The Center for Strategic and International Studies (CSIS) recently published a series of reports assessing how rapid growth in U.S., and possibly global, oil and gas production from shales may impact various net-energy exporting or importing countries.

The reports also consider how the U.S. energy and geopolitical strategies will evolve in light of a changing global energy balance. Perhaps the major unknown that the reports highlight is whether other countries will follow the U.S. in aggressively developing their shale resources. Under most future energy scenarios the CSIS authors considered (ranging from a baseline in which shale gas production is a mostly U.S. phenomenon, to global shale gas production, and tight oil making a minor contribution globally), some elements are consistent:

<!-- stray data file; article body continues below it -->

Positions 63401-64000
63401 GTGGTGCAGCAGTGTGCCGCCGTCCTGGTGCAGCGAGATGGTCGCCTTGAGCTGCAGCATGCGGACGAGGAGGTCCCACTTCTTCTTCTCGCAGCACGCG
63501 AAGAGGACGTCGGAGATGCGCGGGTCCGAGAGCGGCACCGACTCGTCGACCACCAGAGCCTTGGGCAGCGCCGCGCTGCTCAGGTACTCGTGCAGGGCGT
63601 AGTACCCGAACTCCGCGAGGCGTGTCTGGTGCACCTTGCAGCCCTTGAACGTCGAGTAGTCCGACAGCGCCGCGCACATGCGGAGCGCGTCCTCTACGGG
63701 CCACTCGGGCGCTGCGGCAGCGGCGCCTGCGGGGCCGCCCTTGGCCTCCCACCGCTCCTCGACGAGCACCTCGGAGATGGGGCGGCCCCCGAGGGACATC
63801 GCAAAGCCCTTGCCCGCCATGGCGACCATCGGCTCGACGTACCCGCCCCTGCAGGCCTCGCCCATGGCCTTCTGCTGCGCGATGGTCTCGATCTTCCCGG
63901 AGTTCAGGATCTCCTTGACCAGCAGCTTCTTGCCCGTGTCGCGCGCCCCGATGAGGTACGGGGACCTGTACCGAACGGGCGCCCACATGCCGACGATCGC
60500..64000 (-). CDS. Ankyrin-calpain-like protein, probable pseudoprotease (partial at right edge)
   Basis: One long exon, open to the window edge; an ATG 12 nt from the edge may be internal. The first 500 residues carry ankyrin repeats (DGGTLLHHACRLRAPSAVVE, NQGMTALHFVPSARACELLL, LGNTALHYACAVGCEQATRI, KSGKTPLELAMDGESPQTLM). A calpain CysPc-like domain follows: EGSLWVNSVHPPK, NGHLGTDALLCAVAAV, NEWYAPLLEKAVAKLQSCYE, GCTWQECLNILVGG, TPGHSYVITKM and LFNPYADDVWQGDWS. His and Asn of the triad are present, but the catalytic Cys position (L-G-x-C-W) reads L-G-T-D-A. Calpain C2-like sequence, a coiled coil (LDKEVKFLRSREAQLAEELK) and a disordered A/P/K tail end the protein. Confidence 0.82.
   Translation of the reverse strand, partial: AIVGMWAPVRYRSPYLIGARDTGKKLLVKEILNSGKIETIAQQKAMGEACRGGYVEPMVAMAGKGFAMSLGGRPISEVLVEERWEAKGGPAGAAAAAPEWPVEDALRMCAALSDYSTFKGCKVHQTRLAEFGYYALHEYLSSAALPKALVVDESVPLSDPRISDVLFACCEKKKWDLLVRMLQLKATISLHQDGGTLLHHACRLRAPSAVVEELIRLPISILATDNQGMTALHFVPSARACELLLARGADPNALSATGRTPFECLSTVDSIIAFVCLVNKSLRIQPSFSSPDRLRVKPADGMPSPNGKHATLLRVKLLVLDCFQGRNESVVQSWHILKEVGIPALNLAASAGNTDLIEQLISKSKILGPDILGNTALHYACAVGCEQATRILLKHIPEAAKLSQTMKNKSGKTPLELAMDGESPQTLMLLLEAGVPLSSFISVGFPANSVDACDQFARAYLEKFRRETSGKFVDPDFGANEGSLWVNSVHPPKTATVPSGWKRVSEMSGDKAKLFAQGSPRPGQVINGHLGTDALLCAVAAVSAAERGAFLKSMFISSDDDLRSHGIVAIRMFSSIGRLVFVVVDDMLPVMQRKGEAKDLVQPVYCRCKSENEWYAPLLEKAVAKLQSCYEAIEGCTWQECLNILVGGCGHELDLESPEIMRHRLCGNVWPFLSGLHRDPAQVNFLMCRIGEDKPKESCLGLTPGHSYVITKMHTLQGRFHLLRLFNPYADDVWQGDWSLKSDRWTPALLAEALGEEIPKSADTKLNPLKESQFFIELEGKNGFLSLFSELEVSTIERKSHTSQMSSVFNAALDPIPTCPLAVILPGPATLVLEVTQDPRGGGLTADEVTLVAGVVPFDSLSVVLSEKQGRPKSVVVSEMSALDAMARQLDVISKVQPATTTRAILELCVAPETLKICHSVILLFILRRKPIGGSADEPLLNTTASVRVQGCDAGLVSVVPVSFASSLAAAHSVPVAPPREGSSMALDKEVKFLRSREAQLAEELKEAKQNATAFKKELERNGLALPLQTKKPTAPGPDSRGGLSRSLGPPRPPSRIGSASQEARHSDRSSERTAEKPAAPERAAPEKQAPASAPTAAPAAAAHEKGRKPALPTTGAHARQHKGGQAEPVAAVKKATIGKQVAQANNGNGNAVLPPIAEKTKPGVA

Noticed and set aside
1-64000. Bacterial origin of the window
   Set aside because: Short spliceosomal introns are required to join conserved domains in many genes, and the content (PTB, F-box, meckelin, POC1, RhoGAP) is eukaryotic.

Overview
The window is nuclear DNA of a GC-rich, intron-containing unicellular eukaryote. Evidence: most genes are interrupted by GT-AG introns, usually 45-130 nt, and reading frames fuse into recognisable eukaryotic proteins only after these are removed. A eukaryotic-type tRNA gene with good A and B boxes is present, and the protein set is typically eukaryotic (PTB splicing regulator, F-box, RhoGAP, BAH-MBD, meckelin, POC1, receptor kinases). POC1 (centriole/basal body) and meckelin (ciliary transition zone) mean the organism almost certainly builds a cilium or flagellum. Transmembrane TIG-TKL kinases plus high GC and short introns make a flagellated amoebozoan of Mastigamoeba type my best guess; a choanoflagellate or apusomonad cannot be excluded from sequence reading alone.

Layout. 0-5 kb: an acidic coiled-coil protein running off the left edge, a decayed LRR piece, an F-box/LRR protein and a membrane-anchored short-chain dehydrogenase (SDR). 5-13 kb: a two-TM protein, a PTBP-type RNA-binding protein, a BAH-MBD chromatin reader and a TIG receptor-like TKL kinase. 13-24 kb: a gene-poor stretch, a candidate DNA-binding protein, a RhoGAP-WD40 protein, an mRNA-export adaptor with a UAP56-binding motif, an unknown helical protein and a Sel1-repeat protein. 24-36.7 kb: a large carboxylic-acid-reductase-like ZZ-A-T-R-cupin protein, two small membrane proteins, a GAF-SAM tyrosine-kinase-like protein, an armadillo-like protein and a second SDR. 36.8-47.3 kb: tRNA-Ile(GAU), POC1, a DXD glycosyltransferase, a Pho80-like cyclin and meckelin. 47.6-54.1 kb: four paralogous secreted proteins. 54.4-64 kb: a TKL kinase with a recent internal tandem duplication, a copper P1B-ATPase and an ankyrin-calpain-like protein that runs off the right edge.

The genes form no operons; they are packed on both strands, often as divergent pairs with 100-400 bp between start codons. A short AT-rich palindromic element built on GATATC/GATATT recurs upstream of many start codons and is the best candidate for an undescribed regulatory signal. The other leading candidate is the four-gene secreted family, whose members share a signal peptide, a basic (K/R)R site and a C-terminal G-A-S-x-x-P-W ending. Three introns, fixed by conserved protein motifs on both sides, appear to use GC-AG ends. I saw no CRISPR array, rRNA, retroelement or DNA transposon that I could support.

• Energy demand continues to shift toward Asia.
  • Natural gas demand will grow in response to climate and air quality goals, and in the absence of a global climate agreement.
  • The European Union will continue to be import dependent even if unconventional oil and gas production expand, and the EU will face challenges in continuing its dual goals for energy security and environmental activism.

The three reports are available for downloading here:

  • New Energy, New Geopolitics, Background Report 1, Energy Impacts
  • New Energy, New Geopolitics, Background Report 2, Geopolitical and National Security Impacts
  • New Energy, New Geopolitics, Background Report 3, Scenarios, Strategies and Pathways

Last 5 posts by Edie Allison

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